Out of Reach and Out of Options

“Today, there is a shortage of 7.2 million affordable housing units for the nation’s more than 10 million extremely low-income families” - Julien Castro, Secretary of HUD, 2016

Every year, the National Low Income Housing Coalition (NLIHC) publishes a data driven report on housing issues across the country. Out of Reach continues to find that as fewer individuals have the opportunity and means to become homeowners while at the same time the rental market becomes increasingly difficult for lower income renters.  There is a significant lack of rental housing with and rent continues to rise.  These factors are both as a result of huge demand for rental housing since the housing bubble burst as well as an inability for many to afford the rent.

The competitive rental market, where income inequality continues to rise and continues to widen the gap-leaving low income households in a particularly vulnerable place, as middle and moderate income renters increasingly occupy units that were once accessible to low-income people (NLIHC.org).

The existing supply of affordable units is not sufficient for the population, and fewer affordable units are being built in response to budget cuts to many state and national affordable housing programs, rising costs of land acquisition, and increased material costs.

Couple that with the lack of availability of affordable units that are often times terribly maintained housing stock, especially in legacy cities like Cleveland-and the timeliness and scope of the affordability crisis becomes clear.

How is this crisis being measured in terms of data?

Out of Reach identified a measure called the Housing Wage; or the approximate full-time wage an individual worker must earn in order to be able to afford a decent rental unit, by HUD standards, while spending no more than 30% of their earned income on housing costs (NLIHC.org).

 “In 2016, the national Housing Wage is $20.30 for a two-bedroom rental unit and $16.35 for a one-bedroom rental unit” –Out of Reach, 2016

What does this mean in Cuyahoga County?

As of 2016, Cuyahoga County has over 212,936 renters, which translates to 40% of the population compared to 33% in the rest of the state. The Housing Wage for a two-bedroom rental unit in Cuyahoga County is $14.87 and $11.81 for a one-bedroom rental unit, compared to $14.45 and $11.18 respectively, in the rest of Ohio. This means a Mom would have to find a job at over $14 per hour full time in order to afford an apartment for herself and her child or she would have to find two full time jobs at minimum wage to live in an apartment in Cuyahoga County.  She would be working 80 hours on her two jobs and would have 88 hours to sleep and be with her child the rest of the week.  This is not healthy for anyone.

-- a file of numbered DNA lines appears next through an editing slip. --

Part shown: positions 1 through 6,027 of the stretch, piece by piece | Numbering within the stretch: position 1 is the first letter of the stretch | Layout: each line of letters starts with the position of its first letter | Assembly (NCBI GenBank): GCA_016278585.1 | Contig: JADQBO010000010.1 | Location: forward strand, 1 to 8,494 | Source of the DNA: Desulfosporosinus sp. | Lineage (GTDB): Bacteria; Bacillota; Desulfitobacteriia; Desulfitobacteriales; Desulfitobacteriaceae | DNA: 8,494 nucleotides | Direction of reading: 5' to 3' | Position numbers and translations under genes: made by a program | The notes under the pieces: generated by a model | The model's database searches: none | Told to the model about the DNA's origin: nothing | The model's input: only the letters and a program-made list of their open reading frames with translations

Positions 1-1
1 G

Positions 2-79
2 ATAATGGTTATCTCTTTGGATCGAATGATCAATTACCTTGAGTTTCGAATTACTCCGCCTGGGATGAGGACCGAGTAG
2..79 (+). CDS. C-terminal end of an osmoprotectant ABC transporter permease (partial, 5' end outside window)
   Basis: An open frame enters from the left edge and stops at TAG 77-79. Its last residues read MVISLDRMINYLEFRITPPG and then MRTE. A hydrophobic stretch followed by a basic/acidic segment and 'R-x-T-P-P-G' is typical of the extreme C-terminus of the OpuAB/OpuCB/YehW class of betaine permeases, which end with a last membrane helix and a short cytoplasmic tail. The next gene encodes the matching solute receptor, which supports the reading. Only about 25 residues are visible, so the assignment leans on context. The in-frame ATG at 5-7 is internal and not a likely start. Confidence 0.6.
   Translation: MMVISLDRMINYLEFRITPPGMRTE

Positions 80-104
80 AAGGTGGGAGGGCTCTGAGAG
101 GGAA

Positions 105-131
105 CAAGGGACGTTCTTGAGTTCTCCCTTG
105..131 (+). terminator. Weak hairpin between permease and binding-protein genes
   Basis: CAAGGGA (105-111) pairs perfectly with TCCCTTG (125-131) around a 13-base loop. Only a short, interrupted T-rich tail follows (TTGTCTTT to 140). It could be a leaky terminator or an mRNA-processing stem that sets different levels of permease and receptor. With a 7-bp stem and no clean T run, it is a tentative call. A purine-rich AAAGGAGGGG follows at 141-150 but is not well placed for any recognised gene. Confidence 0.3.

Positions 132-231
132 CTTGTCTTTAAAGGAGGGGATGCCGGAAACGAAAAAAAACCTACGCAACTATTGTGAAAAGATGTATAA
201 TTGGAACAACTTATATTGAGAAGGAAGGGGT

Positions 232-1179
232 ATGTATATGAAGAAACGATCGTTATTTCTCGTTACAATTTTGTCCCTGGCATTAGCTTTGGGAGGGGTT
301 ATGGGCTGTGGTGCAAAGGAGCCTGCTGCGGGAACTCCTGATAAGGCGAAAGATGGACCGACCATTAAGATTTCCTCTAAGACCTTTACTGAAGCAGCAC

The Fair Market Rent in Cuyahoga County for a two-bedroom unit is $773 and $614 for a one-bedroom unit. This means that in order to pay no more than 30% of your income towards housing and be able to afford to live in a fair market rent unit, or FMR, you must make $30,920 annually for a two-bedroom unit and $24,560 annually for a one-bedroom unit. This translates to working 73 hours a week at minimum wage for a two-bedroom unit at FMR or 58 hours a week at minimum wage for a FMR one-bedroom unit in Cuyahoga County.

At the mean renter wage, a renter must work 42 hours a week in Cuyahoga County in order to afford a FMR two-bedroom unit and 34 hours a week for a one-bedroom unit.  There are approximately 55,000 people in Cuyahoga County who need some form of subsidy in order to afford rent. 

*Note: the number of hours a person must make a minimum wage to afford a typical FMR one or two-bedroom unit is larger than the amount of hours that must be worked in terms of renter wage and thus is a more accurate measure for low-income and very low-income individuals.


Although the fight for a living wage is a good start, as the NLIHC suggests, this change alone will not be enough to mitigate the affordable housing crisis we are facing.

We must invest in affordable housing programs, and ensure that the policies and programs that are in place to protect low-income individuals-especially extremely low-income individuals and very low-income individuals are protected (like the national Housing Trust Fund), as we strive to eliminate the 7.2 million affordable unit gap that we currently face as a nation.  Locally, we hope to develop a local affordable housing trust fund to match the National Trust.  The recently funded National Housing Trust Fund needs to be fairly distributed in Ohio to serve the areas with the highest concentration of poverty (like Cleveland).

To read the full report and learn more about other counties in Ohio, you can follow this link.

by Katy Carpenter

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